OK, by the time you read this, I guess this topic will be old news. The blogosphere and the Twitterverse have been abuzz with the news that “Heathkit is back!”
Channeling my inner Captain Picard, no one would like that “to be so”, more than I. I loved Heathkit and cut my Novice teeth on building their kits. In addition to a ton of Amateur Radio gear, I also constructed various clocks, scanners and other pieces. My stereo system was just about entirely high-end Heathkit. The only parts that weren’t were the speakers and the turntable. And yes, knowing what the age of the average Ham is, I don’t want to see “What’s a turntable?” comments in the comments box! By the time Heathkit was coming to an end, I had qualified for, and was a member of their Master Builder’s Club. All told, I probably built about 25 or 30 pieces of Heathkit equipment for myself and for others.
But let’s not get all excited, running around at 100 MPH with our hair on fire. There’s a lot more to resurrecting the company other than an announcement on a Website and a new survey. This rumor has come up before, with a lot of anticipation and drooling, only to have our hopes dashed on the rocky shores of wishful thinking.
However, I was always of the opinion that if Heathkit could have just held on until the age of the Internet – well ………..wow! Heathkit e-mail reflectors, Heathkit user groups, Heathkit forums. I know that these Internet groups exist in various iterations today; but not for an active Heathkit. It would have been tremendous! (Elecraft squared?) If Heathkit does indeed make like a Phoenix and truly rises from the ashes this time, it will be in large part due to the Internet.
On the other hand, if Heathkit hadn’t demised ……. Whither Elecraft, Sierra, Hendrick’s QRP Kits, Steve Weber, Small Wonder Labs and the myriad other fine kit companies and club kits that are or were out there? Would the “Maker Movement” be doing as well today? Was Heathkit’s demise part of the catalyst for the birth of these companies and the Maker Movement? I am guessing, that in the end, it will prove to be a symbiotic relationship. The aforementioned companies might not have come to see the light of day had Heathkit not gone out of business. On the other hand, Heathkit may owe its reincarnation due to exactly the success of those companies, whose efforts have revitalized the kit business. The “Circle of Life”, as it were.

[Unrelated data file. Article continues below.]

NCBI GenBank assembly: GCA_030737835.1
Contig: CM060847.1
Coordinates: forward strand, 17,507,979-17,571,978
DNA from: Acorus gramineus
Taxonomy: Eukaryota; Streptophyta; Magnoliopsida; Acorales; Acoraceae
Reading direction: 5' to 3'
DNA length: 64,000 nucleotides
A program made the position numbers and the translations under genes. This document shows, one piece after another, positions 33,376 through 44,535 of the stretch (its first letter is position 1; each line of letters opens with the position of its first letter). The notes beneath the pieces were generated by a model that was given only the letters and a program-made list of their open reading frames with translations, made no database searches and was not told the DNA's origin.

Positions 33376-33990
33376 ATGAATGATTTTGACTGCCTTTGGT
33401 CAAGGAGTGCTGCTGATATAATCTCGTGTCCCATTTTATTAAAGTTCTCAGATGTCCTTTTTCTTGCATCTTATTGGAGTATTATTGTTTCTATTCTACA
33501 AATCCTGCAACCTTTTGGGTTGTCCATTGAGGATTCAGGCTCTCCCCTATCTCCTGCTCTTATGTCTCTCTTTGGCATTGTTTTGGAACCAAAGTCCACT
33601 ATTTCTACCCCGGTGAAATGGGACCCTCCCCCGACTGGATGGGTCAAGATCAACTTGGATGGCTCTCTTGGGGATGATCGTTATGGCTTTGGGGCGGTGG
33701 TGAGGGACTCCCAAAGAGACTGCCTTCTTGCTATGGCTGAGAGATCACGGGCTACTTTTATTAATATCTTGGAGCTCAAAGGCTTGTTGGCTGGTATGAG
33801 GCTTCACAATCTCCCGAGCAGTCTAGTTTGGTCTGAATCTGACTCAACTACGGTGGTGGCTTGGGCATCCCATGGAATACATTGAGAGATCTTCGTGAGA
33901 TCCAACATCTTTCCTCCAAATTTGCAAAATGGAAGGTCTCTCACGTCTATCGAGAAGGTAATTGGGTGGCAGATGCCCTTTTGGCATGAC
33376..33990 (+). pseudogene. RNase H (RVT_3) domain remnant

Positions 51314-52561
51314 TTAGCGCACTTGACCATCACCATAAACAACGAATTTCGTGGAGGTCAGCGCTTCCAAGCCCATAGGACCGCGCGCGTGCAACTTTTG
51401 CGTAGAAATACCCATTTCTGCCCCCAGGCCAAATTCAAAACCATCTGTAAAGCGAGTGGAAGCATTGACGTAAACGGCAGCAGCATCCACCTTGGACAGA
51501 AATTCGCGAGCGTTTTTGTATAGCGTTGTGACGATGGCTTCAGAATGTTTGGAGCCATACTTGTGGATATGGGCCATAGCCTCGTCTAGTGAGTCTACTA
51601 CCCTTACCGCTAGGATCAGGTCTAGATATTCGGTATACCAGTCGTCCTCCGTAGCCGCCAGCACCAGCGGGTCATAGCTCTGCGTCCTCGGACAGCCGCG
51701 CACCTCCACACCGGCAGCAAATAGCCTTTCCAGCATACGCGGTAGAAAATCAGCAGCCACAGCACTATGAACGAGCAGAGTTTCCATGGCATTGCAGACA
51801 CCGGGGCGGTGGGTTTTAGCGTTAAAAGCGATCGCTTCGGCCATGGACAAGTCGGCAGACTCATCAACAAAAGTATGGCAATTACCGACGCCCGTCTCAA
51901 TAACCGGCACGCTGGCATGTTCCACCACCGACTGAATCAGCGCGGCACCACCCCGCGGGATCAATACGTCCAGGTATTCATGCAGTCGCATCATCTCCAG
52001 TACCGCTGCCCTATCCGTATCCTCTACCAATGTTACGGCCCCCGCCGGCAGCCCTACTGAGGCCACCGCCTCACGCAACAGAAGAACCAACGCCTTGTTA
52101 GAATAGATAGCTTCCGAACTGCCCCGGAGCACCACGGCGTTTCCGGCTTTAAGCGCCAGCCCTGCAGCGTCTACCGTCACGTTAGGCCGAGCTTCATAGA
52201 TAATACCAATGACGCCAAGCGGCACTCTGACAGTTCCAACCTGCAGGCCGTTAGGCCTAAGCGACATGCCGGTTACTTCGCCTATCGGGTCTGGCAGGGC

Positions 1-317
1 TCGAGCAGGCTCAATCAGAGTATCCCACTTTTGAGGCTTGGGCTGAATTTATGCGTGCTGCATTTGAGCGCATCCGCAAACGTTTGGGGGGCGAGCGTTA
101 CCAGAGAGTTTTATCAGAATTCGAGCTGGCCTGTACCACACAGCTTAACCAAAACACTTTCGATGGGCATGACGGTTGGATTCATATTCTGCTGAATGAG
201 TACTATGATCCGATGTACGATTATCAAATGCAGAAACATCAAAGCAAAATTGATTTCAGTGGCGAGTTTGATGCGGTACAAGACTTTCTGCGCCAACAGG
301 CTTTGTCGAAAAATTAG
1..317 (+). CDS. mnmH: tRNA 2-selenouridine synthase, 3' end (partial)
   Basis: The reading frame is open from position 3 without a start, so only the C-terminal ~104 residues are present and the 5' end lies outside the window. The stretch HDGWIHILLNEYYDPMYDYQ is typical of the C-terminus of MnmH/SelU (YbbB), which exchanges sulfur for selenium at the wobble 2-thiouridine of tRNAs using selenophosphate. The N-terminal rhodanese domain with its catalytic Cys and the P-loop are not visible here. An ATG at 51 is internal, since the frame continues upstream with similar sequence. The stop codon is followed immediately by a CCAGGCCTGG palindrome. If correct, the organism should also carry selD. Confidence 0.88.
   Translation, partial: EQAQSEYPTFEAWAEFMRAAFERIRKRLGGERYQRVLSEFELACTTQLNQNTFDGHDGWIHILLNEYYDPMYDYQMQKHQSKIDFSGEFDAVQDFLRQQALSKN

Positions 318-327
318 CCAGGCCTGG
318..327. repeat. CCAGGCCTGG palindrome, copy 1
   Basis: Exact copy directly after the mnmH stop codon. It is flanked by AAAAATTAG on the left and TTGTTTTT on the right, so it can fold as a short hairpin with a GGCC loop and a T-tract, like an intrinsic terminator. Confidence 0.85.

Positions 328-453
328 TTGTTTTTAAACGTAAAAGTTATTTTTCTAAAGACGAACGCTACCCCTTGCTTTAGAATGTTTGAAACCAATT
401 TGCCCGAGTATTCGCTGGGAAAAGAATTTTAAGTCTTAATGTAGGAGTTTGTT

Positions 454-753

Whatever happens, if Heathkit does come back as a force, don’t expect that “what was” will necessarily “be”. Heathkit has a lot of credibility and good will in its name, but that only goes so far. Hams are a peculiar breed with outrageous expectations, at times. However Heathkit comes back (if it does at all), it will find the marketplace to be a totally different landscape from when they first left us. They will have to compete and will have to have a good business model. Relying solely on their name alone is not an option.
The good news, is that from the questions on the survey (which I completed yesterday), I think they realize that, to some degree.
72 de Larry W2LJ
QRP – When you care to send the very least!